I overheard a friendly, drunken debate between Sven and Arnvid in the mead hall the other day. They couldn’t agree on what was more important in a game – Sven said it was the characters, while Arnvid advocated for the story and, while drinks were spilled and the odd playful punch was thrown, it all ended quite amicably, not least because they both passed out across the table.
However, it got me thinking. I thought the story being the most important part of a game was a given, but the more I thought about it the less clear it became. My question is this: can you really have a good story without having any good characters to carry it?
The original ‘Watch_Dogs’ game is, in my opinion, a good example of this. I enjoyed playing it because, you know, the hacking theme, the graphics and the gameplay were fantastic. But Aiden Pearce as a protagonist was sadly lacking, even though he had a backstory and a purpose. I felt no connection to him at all, and thus had no investment in his success. Honestly, I couldn’t have cared less if he achieved what he was trying to do, so long as he could mess with technology and get into the odd cop chase I was happy.
‘Red Dead Redemption’ too suffered from this, albeit right at the very end of the game. John Marston is, to this day, one of my favourite characters ever and I was with him all the way on his journey to redeem his terrible past. But once I was forced to play as his whiny twerp of a son, Jack, after the main story had finished, I was out. I hated that guy. Even if there had been a story for him to continue with, I don’t think I would have been able to do it. I suspect that Jack was there ready for the sequel, and that one of the reasons ‘Red Dead Redemption 2’ has taken so long to appear is because the character was so universally disliked that Rockstar had to chuck all their plans out of the window and come up with something else entirely.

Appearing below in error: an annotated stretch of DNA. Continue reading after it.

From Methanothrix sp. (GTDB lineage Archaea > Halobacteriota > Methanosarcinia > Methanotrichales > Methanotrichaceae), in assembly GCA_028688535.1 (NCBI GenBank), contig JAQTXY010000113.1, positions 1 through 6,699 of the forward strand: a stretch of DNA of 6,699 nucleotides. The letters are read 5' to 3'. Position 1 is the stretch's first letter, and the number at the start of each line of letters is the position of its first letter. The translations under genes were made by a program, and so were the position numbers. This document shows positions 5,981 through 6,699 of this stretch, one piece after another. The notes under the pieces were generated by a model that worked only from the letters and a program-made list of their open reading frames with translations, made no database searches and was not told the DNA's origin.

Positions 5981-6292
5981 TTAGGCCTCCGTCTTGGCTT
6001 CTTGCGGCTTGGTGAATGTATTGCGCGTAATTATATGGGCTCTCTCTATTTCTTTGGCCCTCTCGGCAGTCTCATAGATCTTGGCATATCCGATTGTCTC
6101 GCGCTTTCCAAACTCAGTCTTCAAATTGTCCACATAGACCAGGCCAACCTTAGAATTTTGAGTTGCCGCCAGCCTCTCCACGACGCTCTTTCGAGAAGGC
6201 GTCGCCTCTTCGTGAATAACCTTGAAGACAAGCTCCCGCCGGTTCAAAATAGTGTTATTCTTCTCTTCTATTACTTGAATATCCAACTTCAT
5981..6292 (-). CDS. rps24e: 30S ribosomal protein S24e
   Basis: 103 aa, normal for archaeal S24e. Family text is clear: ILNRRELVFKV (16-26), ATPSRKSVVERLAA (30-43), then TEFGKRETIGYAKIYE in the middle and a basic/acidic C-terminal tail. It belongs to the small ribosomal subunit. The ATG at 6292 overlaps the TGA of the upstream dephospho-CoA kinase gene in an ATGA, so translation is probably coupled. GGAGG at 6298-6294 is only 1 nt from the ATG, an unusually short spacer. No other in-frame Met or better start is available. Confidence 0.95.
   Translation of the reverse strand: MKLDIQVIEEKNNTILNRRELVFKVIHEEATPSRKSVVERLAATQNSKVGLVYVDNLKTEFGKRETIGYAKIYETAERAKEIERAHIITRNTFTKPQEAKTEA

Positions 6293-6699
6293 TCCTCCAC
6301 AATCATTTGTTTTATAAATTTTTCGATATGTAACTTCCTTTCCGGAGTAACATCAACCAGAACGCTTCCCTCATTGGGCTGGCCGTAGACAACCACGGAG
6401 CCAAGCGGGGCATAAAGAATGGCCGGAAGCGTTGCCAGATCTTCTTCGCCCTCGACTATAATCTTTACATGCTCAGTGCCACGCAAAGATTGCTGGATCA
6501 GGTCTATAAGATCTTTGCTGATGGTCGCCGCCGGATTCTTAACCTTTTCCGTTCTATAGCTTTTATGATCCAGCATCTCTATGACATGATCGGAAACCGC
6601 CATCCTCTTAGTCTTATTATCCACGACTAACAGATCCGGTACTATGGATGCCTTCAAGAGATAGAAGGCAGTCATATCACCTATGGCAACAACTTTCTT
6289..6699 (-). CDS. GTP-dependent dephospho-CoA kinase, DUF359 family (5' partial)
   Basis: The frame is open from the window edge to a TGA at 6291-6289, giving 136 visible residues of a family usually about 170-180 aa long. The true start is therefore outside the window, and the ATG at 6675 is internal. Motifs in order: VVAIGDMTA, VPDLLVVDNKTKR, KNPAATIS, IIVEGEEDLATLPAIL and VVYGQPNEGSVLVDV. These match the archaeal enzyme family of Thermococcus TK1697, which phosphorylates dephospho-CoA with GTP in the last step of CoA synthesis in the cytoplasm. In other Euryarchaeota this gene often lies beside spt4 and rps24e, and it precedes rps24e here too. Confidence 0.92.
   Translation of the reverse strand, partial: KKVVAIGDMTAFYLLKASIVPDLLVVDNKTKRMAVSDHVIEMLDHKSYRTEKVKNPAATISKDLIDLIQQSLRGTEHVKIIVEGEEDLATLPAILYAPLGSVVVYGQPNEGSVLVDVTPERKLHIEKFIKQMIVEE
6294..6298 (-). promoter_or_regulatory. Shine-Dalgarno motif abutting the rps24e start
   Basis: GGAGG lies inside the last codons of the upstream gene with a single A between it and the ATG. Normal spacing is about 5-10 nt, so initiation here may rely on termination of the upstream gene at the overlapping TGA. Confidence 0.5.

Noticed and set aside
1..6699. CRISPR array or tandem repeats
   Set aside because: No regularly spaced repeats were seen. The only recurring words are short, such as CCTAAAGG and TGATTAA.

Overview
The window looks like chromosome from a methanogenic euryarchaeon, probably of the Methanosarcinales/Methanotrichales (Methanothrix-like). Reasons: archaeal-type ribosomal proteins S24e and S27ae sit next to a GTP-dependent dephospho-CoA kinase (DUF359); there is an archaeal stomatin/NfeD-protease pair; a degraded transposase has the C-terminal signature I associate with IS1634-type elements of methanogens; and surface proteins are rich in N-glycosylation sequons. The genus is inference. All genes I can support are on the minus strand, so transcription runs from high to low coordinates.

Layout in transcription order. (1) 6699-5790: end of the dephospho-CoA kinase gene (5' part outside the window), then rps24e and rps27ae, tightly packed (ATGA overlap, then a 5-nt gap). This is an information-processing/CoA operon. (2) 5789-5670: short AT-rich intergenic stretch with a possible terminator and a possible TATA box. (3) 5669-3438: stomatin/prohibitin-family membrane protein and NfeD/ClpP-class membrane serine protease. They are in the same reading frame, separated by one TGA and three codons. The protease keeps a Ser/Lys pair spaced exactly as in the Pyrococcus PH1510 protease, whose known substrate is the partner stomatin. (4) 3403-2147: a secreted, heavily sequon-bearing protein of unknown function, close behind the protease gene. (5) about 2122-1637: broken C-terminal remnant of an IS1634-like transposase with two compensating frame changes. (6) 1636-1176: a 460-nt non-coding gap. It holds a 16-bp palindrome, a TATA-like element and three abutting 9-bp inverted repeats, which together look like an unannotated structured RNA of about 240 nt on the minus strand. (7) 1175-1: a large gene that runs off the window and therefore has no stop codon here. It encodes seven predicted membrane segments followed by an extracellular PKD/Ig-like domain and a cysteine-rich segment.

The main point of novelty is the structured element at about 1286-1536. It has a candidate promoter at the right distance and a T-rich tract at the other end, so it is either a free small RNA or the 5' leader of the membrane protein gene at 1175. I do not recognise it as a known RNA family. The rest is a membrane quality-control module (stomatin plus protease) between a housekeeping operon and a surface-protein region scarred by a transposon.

Ubisoft must have also listened to the criticisms of Aiden Pearce, because ‘Watch_Dogs 2’ introduced a group of new characters that make the game so much more enjoyable. They are vibrant, passionate and funny with multi-faceted personalities, the absolute opposite of Pearce. Wrench, in particular, has become my spirit animal – he’s crass, hilarious, loves to blow things up and wears a mask with emoticon eyes that display how he’s feeling, but once this is taken away from him by the FBI, his personality completely changes to one of quiet vulnerability. It’s these extra dimensions that really get you behind a character and urge you on to complete the story to see them win out in the end, even if that story is just a succession of missions designed to bring down corrupt companies in order to get to the arch-nemesis, Blume.